DENISE OSEI RETIRES

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A Life and Career Spent Serving Others

By Sandra Williams

Denise Osei has been a pillar in the Spokane community for as long as I can remember. She retired this year from Spokane Falls Community College, and when the Spokane community honored her in May for her many years of community service and dedication to helping Spokane’s youth and young adults, she made a point of first recognizing those that she says paved the way for what she has been able to accomplish.

“I am thankful for what our elders went through, because if they had not done what they did, people from my generation, we would not have been able to hold the jobs that we did, and accomplish the things that we have. So, it wasn’t that Denise Osei was so special, it was what was instilled in me at a very early age.”

Denise Osei was born in Paducah, Kentucky, a small town in the segregated south, where she attended segregated schools. She grew up poor, but realized that she was rich in many other ways.

“Maybe in a way I knew I was poor, but it didn’t sink in to me because we had all of this love, and there was one thing that the community did, particularly the black community, was to share with each other, so that everyone could make it somehow, and to not just love your child, but to love the other children as well. Unlike today, if they saw you do something wrong, they were going to admonish you right there. Then they were going to call your momma.”

Denise’s mother was a maid. In fact, Denise says, “I can’t think of any mothers that were not maids.” But she said her mother did whatever she had to do to take care of her children and to instill in them that they could do better. “She always told us, what you have in your head nobody can take away from you, so get your education.”

Denise did just that. She attended Linfield College, a small, Baptist college in McMinnville, Oregon, where she earned two Bachelor’s Degrees, one in Psychology and the other in Sociology, while working 2-3 jobs to put herself through school. Her first job out of college, was as a counselor with a company called Talent Search, where she spent two years as a counselor before being promoted to director.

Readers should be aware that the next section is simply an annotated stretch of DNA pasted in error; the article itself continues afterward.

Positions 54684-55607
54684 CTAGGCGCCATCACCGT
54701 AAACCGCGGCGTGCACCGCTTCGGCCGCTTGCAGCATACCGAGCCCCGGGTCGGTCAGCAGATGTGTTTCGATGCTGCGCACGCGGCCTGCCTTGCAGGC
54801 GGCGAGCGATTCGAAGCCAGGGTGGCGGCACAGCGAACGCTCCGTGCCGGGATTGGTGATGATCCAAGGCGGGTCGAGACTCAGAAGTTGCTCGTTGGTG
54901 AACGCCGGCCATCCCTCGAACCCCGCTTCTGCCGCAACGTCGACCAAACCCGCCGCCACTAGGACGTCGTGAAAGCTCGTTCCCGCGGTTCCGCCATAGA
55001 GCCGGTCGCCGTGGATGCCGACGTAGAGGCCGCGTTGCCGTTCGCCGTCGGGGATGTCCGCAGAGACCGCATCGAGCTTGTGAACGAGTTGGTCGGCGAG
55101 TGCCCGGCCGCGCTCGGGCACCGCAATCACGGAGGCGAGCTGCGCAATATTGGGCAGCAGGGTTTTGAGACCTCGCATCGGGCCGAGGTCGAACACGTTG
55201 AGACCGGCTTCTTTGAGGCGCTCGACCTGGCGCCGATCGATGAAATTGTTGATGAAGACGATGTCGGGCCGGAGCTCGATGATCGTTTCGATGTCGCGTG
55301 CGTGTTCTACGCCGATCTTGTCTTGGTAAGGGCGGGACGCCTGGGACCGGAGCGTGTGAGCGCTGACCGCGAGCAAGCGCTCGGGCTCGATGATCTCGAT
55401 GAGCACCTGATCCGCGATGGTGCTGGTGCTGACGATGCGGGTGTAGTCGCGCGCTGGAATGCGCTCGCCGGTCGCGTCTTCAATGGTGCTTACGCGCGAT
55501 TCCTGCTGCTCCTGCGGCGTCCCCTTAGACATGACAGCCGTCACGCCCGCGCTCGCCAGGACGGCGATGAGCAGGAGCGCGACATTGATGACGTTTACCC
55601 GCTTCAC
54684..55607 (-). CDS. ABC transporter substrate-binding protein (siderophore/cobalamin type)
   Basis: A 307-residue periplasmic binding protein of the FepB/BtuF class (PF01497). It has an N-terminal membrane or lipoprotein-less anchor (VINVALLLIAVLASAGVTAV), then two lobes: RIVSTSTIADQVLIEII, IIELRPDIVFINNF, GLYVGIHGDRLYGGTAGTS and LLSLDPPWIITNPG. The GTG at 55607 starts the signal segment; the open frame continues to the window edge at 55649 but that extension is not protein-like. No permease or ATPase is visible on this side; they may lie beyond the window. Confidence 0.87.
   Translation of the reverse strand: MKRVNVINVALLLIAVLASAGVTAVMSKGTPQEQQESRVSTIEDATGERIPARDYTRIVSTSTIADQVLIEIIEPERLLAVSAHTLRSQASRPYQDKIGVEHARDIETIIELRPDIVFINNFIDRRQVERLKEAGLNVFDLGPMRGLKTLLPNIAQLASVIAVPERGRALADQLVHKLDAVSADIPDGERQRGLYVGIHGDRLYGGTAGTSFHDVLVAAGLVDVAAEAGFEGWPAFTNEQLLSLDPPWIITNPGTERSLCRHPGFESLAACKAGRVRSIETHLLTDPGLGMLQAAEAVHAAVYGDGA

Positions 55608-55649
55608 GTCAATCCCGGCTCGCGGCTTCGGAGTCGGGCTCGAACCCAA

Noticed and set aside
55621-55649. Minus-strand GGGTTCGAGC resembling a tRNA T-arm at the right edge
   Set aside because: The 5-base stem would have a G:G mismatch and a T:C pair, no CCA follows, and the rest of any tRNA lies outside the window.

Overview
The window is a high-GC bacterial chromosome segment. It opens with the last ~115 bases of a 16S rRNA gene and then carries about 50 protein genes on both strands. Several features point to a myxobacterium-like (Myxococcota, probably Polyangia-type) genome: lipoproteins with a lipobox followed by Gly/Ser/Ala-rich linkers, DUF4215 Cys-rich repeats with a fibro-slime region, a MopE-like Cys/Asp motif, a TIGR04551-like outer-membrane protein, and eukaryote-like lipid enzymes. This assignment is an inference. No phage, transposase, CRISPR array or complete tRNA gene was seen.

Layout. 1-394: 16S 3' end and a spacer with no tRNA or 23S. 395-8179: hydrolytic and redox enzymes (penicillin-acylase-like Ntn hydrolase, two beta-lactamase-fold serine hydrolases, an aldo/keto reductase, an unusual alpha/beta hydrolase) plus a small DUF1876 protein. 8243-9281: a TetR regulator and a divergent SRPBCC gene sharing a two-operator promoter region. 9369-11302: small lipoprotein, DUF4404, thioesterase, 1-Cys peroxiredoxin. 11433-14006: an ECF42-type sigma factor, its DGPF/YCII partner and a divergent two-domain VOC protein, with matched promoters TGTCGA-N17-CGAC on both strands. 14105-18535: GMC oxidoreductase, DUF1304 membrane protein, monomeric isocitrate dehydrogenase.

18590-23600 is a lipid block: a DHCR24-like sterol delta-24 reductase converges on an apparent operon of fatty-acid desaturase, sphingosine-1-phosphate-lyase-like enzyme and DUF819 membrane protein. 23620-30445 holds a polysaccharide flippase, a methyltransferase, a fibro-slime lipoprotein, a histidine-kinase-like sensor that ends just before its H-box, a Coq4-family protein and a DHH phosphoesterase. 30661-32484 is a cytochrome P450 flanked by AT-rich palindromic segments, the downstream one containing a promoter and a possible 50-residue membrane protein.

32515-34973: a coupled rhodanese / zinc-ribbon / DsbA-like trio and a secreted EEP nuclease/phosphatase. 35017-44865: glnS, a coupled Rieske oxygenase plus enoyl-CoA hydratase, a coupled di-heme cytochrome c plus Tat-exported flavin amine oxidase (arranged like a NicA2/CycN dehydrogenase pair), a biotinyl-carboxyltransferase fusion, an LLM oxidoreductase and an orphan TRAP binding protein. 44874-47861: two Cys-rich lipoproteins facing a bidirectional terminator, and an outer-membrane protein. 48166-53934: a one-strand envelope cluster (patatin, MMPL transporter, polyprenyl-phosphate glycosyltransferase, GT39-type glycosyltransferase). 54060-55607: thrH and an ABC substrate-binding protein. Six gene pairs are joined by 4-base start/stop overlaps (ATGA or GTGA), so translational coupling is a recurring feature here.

“Working in Portland was amazing. I could call a workshop at 8am on a Saturday morning, and we would use the ballroom at Portland State, and it would be full. The parents wanted so much for their children to do better. The students would come, the parents would come. It was a beautiful thing. I placed students all over the country in colleges and now they are Vice Presidents of banks. Human Resources. Computer Scientists.”

From Portland, Denise moved to Texas with her husband who was attending graduate school. Texas, she says, was “very different.” When Denise went into the local school district and asked for an application for employment, the lady at the counter asked if she wanted a custodial or a cafeteria application. Denise was hired by Texas A&M University and worked in residential Life, supervising staff, before moving to Spokane in 1991.

In Spokane, Denise started at Spokane Community College as a Multicultural Specialist, primarily working with students of color, then moved to the Institute for Extended Learning as a Diversity Specialist, working with special populations and underrepresented students, and finally she moved to Spokane Falls Community College, where she was hired as a General Counselor, but did so much more than that for the college and for the community.

As Ben Cabildo, the Economic Development Director at Community Minded Enterprises, put it, “Denise went beyond her job as an advisor and counselor. She took care of her students like a mother caring for her sons and daughter’s.” Wallace Williams, a long time educator in Spokane, added that for Denise, “every day was about improving the lives of young people and she made a significant impact.”

On a personal note, Mona Carter, Denise’s friend of fifty plus years, who travelled to Spokane from Florida for the retirement celebration, said “Denise is a rare jewel and I know that is the same thing that the people in Spokane have seen in her as well.”

The highlight of her career, Denise says, “was to be able to help others, to help them change their lives so that they didn’t have to worry about how they were going to pay rent or get food on the table or take care of their children, that was what was most important to me.” She also mentioned the joy of seeing students achieve. “Like a rose at the beginning of the year, it was closed, but by the end of the year, it was in full bloom. Just to see that growth was a wonderful thing for me, because I got as much from them as I gave to them.”

Denise also said that she is grateful for the support of her husband and her son, who she says she was always dragging along with her. “Whatever we did, we did as a family, and you will find that most of the time when people talk about me, they will talk about us, because were always together.”

Now that she is retired, Denise has followed her son’s advice and started doing ceramics, something that she gave up when she became a mother. She is also doing more reading, and is helping out at her church, Bethel AME.

And she is planning to start travelling, Denise said, “any of the Islands. I love the islands and I want to see my son more often. I don’t think God is done with me yet.”

It is a retirement that was well-earned. Thank you Denise for your service to the Spokane Community.

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